Win and Elaine Dermody are among older adults who volunteer their time in the backcountry educating users about wilderness rules and safety through the Friends of Wilderness organization.

Suzanne Munn/Courtesy

Win and Elaine Dermody are among older adults who volunteer their time in the backcountry educating users about wilderness rules and safety through the Friends of Wilderness organization.

Aging Well: More older adults stepping up, giving back

— Every Wednesday, Virginia Elliott dons a pink button-down jacket and heads to The Memorial Hospital in Craig, where she takes flowers to patients, answers visitors’ questions and fills in where help is needed.

Elliot has volunteered as a “pink lady,” or member of The Memorial Hospital Auxiliary, for nearly eight years. Some members have offered helping hands and smiles at the hospital for three decades.

Volunteer center

The Yampa Valley Volunteer Coordination Center matches volunteers of all ages and groups with opportunities in Routt and Moffat counties. Nonprofit organizations and volunteers interested in learning more about the service can call 970-879-5605. Volunteer applications and a list of current opportunities are at www.unitedwayroutt.com.

It addition to assisting hospital staff, auxiliary members hold fundraisers to buy needed hospital items, such as a jaundice meter for newborns and televisions for the day surgery waiting area.

“It’s wonderful,” Elliott said. “I do it because I like to see people and help when I’m needed.”

Elliott is among a growing troop of older adults volunteering their energy to better their communities.

The number of volunteers age 65 and older increased 18 percent between 2002 and 2009, according to a report by The Corporation for National & Community Service.

Although this increase can be attributed, in part, to the growing older adult population, improved education and income likely are providing them more time and skills to dedicate to areas of need.

The connection between volunteering and better health is another big motivator.

Older volunteers have lower rates of depression and better functioning and tend to live longer than those who don’t volunteer, notes another report by the corporation.

“It puts you in touch with the public, and you are not so isolated,” Elliott explained. “You can make new friends … and you are doing something with your life that is helpful to people.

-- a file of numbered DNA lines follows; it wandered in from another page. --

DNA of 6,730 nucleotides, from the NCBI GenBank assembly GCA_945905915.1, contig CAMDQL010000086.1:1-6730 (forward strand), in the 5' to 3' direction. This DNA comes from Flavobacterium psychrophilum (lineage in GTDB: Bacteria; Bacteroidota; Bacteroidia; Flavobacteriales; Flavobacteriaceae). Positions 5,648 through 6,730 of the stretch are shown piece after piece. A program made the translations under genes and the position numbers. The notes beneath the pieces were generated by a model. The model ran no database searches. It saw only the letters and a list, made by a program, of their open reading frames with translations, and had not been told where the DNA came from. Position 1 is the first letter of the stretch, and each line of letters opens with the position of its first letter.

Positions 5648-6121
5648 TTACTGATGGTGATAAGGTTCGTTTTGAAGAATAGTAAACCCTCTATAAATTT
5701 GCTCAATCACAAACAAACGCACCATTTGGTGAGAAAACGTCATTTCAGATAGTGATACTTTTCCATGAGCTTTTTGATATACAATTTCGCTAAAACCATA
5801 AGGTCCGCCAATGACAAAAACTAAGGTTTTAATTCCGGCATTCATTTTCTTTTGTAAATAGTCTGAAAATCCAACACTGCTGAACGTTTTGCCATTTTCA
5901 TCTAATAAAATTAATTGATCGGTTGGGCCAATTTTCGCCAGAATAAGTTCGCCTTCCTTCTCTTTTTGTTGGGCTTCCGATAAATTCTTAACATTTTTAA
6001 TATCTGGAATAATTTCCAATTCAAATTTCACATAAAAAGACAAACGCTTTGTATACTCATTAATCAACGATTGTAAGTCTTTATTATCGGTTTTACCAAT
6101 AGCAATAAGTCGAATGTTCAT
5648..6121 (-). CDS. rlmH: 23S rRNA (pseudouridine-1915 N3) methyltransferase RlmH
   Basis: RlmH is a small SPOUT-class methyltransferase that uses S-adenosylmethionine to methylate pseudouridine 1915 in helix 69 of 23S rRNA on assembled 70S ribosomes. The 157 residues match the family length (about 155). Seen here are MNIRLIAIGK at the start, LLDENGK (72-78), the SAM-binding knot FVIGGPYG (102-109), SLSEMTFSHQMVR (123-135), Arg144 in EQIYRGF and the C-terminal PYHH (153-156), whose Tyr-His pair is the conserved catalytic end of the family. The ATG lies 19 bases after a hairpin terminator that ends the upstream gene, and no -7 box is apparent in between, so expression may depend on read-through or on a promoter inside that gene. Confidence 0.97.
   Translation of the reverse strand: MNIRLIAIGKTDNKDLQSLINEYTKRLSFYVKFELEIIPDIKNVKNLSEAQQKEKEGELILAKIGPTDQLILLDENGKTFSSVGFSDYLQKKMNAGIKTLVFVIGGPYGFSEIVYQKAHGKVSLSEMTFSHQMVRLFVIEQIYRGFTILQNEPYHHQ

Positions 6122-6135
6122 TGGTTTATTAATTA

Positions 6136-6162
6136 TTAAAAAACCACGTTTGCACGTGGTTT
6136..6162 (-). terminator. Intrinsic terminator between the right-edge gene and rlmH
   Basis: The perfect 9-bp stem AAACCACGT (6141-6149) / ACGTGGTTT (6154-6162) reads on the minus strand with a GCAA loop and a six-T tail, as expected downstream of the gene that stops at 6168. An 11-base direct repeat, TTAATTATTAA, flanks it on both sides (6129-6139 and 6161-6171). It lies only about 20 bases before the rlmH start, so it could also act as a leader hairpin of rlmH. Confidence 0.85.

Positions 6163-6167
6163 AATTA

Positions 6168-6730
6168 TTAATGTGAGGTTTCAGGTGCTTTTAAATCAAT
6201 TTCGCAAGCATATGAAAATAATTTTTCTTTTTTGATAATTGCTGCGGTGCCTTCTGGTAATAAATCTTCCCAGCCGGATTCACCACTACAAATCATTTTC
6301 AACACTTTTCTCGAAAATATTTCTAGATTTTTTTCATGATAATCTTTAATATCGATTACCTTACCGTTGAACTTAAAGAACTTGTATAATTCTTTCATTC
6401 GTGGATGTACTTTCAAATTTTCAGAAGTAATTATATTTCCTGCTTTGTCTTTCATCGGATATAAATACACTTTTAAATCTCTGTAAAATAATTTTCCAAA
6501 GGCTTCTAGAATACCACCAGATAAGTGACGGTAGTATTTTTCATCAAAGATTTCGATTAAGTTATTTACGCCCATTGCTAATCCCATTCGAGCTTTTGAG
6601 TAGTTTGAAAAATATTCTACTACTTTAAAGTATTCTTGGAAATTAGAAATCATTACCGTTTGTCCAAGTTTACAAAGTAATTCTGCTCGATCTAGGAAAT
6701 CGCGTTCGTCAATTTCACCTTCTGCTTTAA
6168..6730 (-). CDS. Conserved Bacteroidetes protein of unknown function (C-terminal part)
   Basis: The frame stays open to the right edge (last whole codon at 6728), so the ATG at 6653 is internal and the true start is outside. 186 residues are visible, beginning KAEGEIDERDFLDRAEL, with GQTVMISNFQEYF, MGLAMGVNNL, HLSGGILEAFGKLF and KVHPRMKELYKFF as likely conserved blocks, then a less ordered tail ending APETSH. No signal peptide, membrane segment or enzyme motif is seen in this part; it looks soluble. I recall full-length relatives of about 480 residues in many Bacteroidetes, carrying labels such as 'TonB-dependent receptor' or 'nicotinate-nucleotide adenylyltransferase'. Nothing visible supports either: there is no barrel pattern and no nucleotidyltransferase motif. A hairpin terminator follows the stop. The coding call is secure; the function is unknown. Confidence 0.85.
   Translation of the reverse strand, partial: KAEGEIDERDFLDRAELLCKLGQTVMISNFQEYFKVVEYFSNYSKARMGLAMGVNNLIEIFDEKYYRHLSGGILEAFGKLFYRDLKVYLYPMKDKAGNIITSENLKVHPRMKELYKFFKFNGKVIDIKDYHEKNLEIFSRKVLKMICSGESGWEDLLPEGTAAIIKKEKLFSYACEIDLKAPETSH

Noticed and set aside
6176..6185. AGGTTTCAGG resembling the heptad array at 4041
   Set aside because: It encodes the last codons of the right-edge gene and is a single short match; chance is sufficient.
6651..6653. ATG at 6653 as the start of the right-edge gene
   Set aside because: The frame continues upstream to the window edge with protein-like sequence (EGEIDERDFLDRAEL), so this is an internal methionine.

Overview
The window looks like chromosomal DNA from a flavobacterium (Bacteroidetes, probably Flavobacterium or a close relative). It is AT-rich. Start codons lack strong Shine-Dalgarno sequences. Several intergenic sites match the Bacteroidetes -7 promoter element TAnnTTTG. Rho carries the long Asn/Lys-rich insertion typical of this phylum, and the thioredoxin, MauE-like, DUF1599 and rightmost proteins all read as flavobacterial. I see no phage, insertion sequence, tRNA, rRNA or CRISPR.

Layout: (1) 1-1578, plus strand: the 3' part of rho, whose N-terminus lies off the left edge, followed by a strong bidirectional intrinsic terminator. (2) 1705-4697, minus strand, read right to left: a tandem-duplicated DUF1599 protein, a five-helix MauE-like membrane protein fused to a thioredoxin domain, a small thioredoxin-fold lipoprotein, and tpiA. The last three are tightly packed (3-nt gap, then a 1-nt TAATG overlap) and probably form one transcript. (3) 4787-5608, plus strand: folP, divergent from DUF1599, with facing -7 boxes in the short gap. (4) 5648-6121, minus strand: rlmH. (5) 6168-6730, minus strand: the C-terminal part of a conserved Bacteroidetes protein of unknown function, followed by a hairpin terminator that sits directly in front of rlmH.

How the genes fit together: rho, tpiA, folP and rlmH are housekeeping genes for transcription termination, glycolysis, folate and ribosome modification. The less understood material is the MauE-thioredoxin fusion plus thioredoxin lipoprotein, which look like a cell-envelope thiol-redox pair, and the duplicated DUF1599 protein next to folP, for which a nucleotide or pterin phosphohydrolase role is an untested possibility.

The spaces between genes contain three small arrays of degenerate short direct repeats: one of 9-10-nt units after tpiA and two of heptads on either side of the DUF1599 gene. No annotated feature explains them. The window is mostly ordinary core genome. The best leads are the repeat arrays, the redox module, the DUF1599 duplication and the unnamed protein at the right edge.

“It makes you feel good inside.”

There is no shortage of opportunities for older volunteers to apply their knowledge, skills and enthusiasm. Their life and work experience can be incredibly valuable to organizations juggling many tasks with limited resources.

The Yampa Valley Volunteer Coordination Center, a service of the Routt County United Way, is a convenient clearinghouse for nonprofit groups and volunteers looking to fill a need in Routt and Moffat counties.

More than 40 nonprofit organizations are registered with the center, with needs ranging from Spanish translation and office assistance to parade marshaling and trail work.

“We are really hoping retired people that might have time on their hands or expertise to share will connect with us so we can help them find the volunteer opportunity they might be looking for,” said Patti Bollenbacher, program assistant at the Routt County United Way.

Often, volunteers follow their interests and then see where their skills or experience can be helpful.

A love for wild places inspired Elaine Dermody, a retired gerontologist living in Steamboat Springs, to help monitor wilderness areas as a volunteer Forest Service ranger 17 years ago.

Dermody saw a need for more volunteers to educate increasing numbers of backcountry users about wilderness safety and rules — a daunting demand for government staff facing tight budgets.

So Dermody and other like-minded volunteers formed Friends of Wilderness, a volunteer group dedicated to helping protect nearby Flat Tops, Sarvis Creek and Mount Zirkel wilderness areas.

In its 11th season, the group partners with the Forest Service to train volunteers to maintain trails, rehabilitate campsites, and effectively approach and educate backcountry visitors about illegal or unsafe behaviors. Volunteers wear Forest Service uniforms but do not write tickets or provide enforcement.

The organization has about 25 core members who return to the backcountry every season. Most are retired people who share Dermody’s passion for keeping wilderness healthy for their grandchildren and more generations to come.

“There are so many very important things that need doing, and older people have so much to share,” she said. “Particularly when you retire, that means you were successful, and those skills now can be used for good causes.”

Dermody has taken her goals further, helping start the National Wilderness Stewardship Alliance, a network of wilderness volunteer groups across the U.S.

The many, many hours she has dedicated toward wilderness-centered volunteer projects likely seem small compared with what she has received in return.

“You’ve just got to keep involved,” Dermody emphasized. “The aging process is challenging … so to focus on something other than yourself is going to give you a better quality of life.”

For more information about Friends of Wilderness, visit www.friendsofwilderness.com.

Tamera Manzanares writes for the Aging Well program and can be reached at tmanzanares@nwcovna.org.

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